The English Attitude
An encounter with a depleted Portugal side gives England the chance to match that achievement, after which the tedium of the first four games will presumably be forgotten and replaced with the type of ‘England expects' hype which normally emerges from its box on these occasions.
The good news is that, on this occasion, England cannot play the Germans in a semi-final. To play them, we must make the final, where our record against them (played one, won one), is rather better.
To do so, England must improve. But although it was hardly a performance to give any of the realistic contenders a sleepless night, England's 4-1-4-1 formation, with Michael Carrick playing deep, did at least hint at the type of sophistication necessary to succeed at the top table.
Every two years, it is always interesting to compare the approaches and attitudes of the English with their continental counterparts. These seem, on a consistent basis, to hold back players who can undoubtedly hold a candle to the very best, from reaching their full potential.
Unlike on these shores, where channel balls and pressing are ingrained in our culture, in continental Europe, or South America, or wherever else successful teams are groomed, keeping possession of the football is generally regarded as the number one priority. There are immediately two good reasons for this. The first is that it is only generally possible to score if you have the ball; the second is that you can only concede if you don't. Add in the fact that keeping the ball and knocking it about patiently is a good deal less knackering than running after the damn thing, and the case for keeping possession is made – especially in major championships, when the weather, inevitably, is generally hot.
But keeping possession is not as simply as telling players to knock it about at the back. Other nations seem more attuned to the fact that, in order to keep the ball, it is necessary to find a balance between players capable of caressing the ball, and players with pace and athletic qualities.
This, sadly, is the problem England encounter in trying to harness Frank Lampard and Steven Gerrard in the centre of midfield. Never mind the fact that neither provides an effective screen to the back four – both are athletes first, and footballers second. Nothing wrong in that, and they are admittedly exceptional athletes and very fine footballers, but any top club considering signing either would target them for their energy, drive and marauding forward runs, rather than because they help keep the side ticking in possession.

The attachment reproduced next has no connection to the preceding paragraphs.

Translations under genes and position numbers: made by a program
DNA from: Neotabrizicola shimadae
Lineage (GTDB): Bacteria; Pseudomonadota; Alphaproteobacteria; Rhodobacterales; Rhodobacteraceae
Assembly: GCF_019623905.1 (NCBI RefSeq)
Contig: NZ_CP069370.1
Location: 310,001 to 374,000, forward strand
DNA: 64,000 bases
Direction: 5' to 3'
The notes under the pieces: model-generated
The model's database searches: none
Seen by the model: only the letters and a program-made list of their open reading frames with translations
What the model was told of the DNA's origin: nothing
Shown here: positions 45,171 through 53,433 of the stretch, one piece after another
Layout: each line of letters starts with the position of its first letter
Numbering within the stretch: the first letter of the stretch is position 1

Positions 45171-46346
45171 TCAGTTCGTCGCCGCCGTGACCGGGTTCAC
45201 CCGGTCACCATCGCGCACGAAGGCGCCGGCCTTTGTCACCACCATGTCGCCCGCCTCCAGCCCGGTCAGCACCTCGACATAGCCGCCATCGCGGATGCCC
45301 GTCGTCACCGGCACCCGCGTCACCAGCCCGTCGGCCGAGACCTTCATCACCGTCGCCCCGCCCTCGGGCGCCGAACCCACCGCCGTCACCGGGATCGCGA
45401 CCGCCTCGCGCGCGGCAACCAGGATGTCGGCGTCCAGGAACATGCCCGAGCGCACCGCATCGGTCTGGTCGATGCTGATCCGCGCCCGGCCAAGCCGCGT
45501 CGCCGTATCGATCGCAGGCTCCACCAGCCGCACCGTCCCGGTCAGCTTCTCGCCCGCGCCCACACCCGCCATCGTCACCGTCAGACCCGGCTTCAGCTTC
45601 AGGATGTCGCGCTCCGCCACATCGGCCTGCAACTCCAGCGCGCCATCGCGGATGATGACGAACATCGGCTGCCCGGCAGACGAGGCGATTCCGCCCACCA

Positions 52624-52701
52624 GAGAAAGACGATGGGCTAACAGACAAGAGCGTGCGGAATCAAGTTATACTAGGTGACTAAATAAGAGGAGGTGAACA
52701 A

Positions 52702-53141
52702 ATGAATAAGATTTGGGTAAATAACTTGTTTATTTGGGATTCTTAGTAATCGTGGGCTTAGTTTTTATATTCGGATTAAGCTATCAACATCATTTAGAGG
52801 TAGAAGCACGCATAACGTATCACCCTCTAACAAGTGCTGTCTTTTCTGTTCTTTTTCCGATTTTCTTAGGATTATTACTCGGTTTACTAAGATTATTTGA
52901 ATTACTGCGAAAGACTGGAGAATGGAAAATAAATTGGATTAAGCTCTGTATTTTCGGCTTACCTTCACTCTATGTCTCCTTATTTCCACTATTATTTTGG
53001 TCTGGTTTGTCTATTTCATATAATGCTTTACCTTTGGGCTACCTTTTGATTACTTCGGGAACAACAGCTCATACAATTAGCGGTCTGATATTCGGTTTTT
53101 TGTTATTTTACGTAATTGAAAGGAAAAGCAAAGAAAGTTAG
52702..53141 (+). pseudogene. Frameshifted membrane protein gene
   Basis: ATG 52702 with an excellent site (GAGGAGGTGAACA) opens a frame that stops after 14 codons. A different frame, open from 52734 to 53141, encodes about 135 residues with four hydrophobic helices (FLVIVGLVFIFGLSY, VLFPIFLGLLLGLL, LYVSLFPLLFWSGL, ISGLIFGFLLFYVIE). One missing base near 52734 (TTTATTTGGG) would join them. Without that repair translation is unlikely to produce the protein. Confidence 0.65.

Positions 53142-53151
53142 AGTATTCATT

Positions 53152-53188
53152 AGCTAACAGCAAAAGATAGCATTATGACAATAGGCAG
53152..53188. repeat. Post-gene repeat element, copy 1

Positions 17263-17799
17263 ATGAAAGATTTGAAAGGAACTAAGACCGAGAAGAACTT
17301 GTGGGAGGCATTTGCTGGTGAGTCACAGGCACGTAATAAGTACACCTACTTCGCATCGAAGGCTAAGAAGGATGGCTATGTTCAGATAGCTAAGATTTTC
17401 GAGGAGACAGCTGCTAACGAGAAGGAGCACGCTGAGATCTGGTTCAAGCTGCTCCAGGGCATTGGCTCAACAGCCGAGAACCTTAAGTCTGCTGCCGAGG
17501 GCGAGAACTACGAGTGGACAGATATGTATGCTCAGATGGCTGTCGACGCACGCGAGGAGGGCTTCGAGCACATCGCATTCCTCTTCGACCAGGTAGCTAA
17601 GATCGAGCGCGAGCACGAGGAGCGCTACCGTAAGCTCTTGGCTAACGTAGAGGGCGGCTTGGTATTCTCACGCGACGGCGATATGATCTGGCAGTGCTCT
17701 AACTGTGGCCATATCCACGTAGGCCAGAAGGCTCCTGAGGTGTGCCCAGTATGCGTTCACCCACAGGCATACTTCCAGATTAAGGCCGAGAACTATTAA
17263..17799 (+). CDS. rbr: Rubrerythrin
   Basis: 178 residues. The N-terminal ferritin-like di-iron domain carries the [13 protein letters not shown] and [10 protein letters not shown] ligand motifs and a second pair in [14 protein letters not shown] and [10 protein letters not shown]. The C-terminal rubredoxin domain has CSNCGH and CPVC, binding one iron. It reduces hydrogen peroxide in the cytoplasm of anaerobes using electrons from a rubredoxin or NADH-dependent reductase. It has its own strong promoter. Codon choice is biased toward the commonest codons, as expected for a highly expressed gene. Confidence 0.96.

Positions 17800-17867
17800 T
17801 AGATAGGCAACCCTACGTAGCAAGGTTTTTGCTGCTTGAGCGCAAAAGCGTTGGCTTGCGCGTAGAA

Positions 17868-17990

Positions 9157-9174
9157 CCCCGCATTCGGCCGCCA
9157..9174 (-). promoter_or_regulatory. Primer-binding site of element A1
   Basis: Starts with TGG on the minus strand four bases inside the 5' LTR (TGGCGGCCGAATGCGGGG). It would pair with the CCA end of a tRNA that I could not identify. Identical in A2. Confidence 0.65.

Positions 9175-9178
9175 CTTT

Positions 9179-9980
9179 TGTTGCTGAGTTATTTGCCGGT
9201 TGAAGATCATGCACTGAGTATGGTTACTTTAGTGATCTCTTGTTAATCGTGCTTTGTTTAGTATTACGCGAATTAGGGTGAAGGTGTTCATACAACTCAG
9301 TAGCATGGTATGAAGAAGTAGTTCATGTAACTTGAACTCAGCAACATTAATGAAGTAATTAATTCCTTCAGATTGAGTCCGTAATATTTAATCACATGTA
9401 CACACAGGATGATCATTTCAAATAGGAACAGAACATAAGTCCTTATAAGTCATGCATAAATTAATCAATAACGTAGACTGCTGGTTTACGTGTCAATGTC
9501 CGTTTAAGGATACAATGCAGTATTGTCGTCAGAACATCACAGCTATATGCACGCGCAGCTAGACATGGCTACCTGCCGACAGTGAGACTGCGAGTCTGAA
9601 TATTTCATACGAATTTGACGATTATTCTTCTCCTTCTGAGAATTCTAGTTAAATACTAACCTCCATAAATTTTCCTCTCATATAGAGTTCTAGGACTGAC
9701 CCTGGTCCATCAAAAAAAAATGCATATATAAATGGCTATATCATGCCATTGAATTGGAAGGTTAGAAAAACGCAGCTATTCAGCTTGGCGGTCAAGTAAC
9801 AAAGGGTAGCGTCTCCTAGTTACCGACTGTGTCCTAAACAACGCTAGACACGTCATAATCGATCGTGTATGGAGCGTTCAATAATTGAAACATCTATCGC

It would appear that England intend, from now on, to adopt this system, with Rooney deployed alone in attack. There is no doubt that this fails to get the best out of England's best player, who is not at all comfortable as an out-and-out front man, but then the system is not as negative as its perception would suggest.
Indeed, the attitude is symptomatic of the English obsession with shoehorning players into labelled positions. Gerrard, apparently, is a midfielder, sub-categorised as attacking. So too Lampard, whilst Beckham is also a midfielder, but more specilfically, right-sided. Rooney, meanwhile, is a striker, just Owen or Crouch, albeit that he might fit that bracket of deep-lying.
This is plainly nonsense. For United – and, when played alongside an out and out striker, for England – Rooney frequently finds himself occupying the same positions as Lampard does for Chelsea, and Gerrard does for Liverpool. He is of course, capable of playing further forwards, as he must in this England line up, but his natural role defies classification as either midfielder or forward, just as Bergkamp, Totti, Riquelme or Maradonna escape such definition.
Should England shelve this new system, and return to an old-fashioned 4-4-2, then the devil will be in the detail. It will not entail a front two at all, since Rooney will be found dropping into his own half to receive the ball and assist the team. If Lampard and Gerrard are also to occupy this patch, then the lines of communication and responsibility will be well and truly confused.
So the choice should be relatively simple. Either sacrifice Rooney, by playing him as a lone striker – or drop Lampard, the least effective of that central axis to date, and have Gerrard and Rooney behind Peter Crouch. In the case of the former option, remember that Arsenal reached a European Cup final with Thierry Henry, another of those ethereal floaters, nominally deployed as a loan front man. They accepted that, on occasions, there would be no-one providing the outlet of a target man. Their solution was to keep the ball and play through their midfield.
Which brings us back to where we started. Keeping the ball, and building a team to do so. It is a simple game, ultimately, football. England may have realised it just in time, but the question of whether we have the ability to apply this new-found knowledge remains.